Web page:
I had put off writing a blog post about the horrific Delhi rape and death of Jyoti Singh, the protests in India aftermath, the trial of the accused, now convicted and on the death row, and the media coverage of all these developments. We were all shocked and emotional right after the incident. I remember having a mixed feeling of fear, uneasiness, sorrow and anger. This is not about me, it is about every woman in India. The fear and uneasiness came from the realisation that how each of us could’ve been Jyoti Singh; how each of us, when taking the public transport, have been sexually assaulted, harassed by men and yet how each of us had to make that journey again the next day putting the previous day’s incidents in the back of the mind. The sorrow and anger came from the realisation that all we could do was to feel horrible for a woman who, for no fault of hers, was attacked and put through unimaginable pain.
The incident is in the news again, with Leslee Udwin’s BBC documentary India’s Daughter to be aired on 8 March 2015 at 10 pm on BBC4. What began as a documentary on the ‘rape crisis’ in India focussing specifically on the Delhi incident, goes on to portray the psyche of gender inequality and gender violence. The Indian Government has banned the film from being screened in India, whilst TV stations have been banned from televising the interview of one the convicted rapists now in Tihar jail. The government’s rationale that this documentary ‘defames’ India on the world’s stage has been criticised by many in India and abroad. And the politicians also indulged in their favourite pastime of finding a somewhat irrelevant aspect of the issue to focus on hoping that the main issue would dissipate from the public sphere: in this case, wondering if Udwin had obtained legal consent to the interview the rapist even though she has documentation to prove that she wrote to the Home Ministry, and the rapists’ defense lawyers have also participated in the interviews! Censoring dissent or ideas/expressions that subvert (what are seen as) the norms, specifically pertaining to misogyny and heteronormativity, is not new in India (and I’ll hasten to add, in other countries too!). Famously in the 1990s, the film Fire was banned because it portrayed a lesbian relationship.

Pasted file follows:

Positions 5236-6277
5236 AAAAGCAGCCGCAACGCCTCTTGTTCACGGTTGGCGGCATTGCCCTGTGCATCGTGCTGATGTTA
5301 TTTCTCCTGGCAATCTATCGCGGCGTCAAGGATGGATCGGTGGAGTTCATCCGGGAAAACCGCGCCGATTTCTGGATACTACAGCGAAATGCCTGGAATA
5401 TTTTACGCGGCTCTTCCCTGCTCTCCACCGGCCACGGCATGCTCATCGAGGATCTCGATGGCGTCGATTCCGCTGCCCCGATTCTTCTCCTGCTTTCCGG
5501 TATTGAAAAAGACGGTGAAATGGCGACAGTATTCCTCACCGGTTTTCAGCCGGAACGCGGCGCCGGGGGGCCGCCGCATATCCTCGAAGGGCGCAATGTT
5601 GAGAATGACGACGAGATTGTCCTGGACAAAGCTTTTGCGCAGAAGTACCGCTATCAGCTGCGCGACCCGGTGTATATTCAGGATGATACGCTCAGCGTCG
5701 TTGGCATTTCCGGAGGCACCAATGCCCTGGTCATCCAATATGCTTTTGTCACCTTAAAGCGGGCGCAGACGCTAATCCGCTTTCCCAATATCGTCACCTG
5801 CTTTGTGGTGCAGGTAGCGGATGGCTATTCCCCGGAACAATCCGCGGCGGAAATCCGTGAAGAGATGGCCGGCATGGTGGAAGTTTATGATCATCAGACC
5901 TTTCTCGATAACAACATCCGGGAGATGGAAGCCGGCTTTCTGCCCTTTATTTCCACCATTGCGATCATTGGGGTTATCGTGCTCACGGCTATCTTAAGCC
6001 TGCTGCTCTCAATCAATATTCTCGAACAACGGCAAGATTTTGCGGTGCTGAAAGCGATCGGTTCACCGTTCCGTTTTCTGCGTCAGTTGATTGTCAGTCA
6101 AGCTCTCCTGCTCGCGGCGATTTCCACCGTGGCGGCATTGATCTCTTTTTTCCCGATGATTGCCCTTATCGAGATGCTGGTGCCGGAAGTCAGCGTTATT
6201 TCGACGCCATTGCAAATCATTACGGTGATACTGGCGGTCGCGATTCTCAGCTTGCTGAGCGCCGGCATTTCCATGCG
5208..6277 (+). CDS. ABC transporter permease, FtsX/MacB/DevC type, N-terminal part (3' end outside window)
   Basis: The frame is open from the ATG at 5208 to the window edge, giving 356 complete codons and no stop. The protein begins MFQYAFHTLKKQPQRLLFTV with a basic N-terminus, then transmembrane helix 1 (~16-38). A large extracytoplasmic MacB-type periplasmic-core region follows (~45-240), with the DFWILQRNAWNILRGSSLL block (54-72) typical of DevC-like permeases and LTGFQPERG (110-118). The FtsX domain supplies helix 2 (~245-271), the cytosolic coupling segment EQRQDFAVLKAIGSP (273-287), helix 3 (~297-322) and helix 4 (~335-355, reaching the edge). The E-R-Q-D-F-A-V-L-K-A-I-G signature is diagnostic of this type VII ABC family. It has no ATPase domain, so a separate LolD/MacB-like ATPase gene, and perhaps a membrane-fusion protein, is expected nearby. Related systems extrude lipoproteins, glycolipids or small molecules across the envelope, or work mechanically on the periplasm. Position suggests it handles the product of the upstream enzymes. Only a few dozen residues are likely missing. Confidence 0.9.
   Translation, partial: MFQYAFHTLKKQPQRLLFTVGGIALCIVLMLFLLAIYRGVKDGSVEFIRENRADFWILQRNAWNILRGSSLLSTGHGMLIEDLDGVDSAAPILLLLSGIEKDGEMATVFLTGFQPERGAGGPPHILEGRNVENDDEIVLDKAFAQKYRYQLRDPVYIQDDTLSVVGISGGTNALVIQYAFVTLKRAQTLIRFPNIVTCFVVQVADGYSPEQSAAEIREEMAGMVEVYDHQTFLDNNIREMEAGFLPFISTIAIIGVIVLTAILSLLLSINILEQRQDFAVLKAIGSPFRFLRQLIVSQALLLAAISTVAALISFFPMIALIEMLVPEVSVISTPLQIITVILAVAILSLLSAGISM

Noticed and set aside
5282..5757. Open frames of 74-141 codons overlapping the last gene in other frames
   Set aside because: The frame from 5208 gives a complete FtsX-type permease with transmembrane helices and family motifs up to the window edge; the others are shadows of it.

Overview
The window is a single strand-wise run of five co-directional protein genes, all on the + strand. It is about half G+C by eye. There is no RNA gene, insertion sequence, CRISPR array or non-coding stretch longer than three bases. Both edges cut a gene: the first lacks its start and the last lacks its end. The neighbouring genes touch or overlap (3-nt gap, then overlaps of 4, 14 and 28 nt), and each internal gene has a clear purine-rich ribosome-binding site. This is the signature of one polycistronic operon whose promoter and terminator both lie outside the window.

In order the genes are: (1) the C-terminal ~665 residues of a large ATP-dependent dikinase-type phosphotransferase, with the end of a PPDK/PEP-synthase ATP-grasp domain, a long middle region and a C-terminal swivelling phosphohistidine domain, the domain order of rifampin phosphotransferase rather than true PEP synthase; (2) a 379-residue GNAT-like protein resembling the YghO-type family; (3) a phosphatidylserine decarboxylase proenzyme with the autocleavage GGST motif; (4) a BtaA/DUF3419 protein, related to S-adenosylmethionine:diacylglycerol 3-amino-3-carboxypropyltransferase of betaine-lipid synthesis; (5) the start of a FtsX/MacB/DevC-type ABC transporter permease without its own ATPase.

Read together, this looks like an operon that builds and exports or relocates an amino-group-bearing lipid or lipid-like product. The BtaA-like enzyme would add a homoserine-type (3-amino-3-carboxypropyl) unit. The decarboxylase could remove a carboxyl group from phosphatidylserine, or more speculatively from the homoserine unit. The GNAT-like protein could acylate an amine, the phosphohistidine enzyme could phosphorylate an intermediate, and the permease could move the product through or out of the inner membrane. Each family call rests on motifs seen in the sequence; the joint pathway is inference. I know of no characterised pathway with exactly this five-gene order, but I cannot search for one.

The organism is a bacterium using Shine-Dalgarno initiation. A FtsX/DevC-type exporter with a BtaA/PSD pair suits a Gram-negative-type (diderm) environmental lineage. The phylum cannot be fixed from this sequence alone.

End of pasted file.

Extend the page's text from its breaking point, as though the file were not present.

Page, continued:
I must admit that when I read about the documentary, I was rather uneasy not because of the reasons given by the Indian Government but because I wondered why and how the family would have wanted to relive the horrific incident. As it became clear that the family had consented to the film being made, my uneasiness diminished. I would like to clarify that I do want the film to be shown not only in the UK but also in India to remind us that rape and sexual assault must not be seen as a norm in any society and that the movement that began after the incident must not dissipate. That, I strongly believe, is the only way gender inequality and gender violence can be overcome. In fact, when this issue, of banning the documentary, was debated in the Indian Parliament, a Rajya Sabha minister (upper house) argued that “it is good that the documentary has been made because it will make several men realise that they think like rapists”. Although capital punishment was given to all the convicted rapists and during the legislative measure following this incident, many insisted on the law stipulating capital punishment for rapes, this is not necessarily the best solution because as research has proved time and again, capital punishment does not serve as a deterrent for any crime. Having said this, Udwin has said that the judge, who heard the case, admitted that this was an exceptional circumstance and hence the punishment.
On the coverage of the controversy surrounding the screening of this documentary, Udwin (for many justifiable reasons) said how she found the attitudes of several men rather shocking and ‘brutal’. She argued that she wanted to understand ‘why do men rape?’ My skepticism with the documentary lies primarily in the way media has dealt and is dealing with the issue of rape/gender violence, in general and the Delhi incident, specifically. The question we must then ask is, what is the purpose of this documentary? In other words, what has the film maker, Leslee Udwin, attempted to do in this documentary? If the primary purpose of this documentary is to ‘keep the conversation going’, then yes, it is much needed in an environment where protests and grassroots movements need such impetus.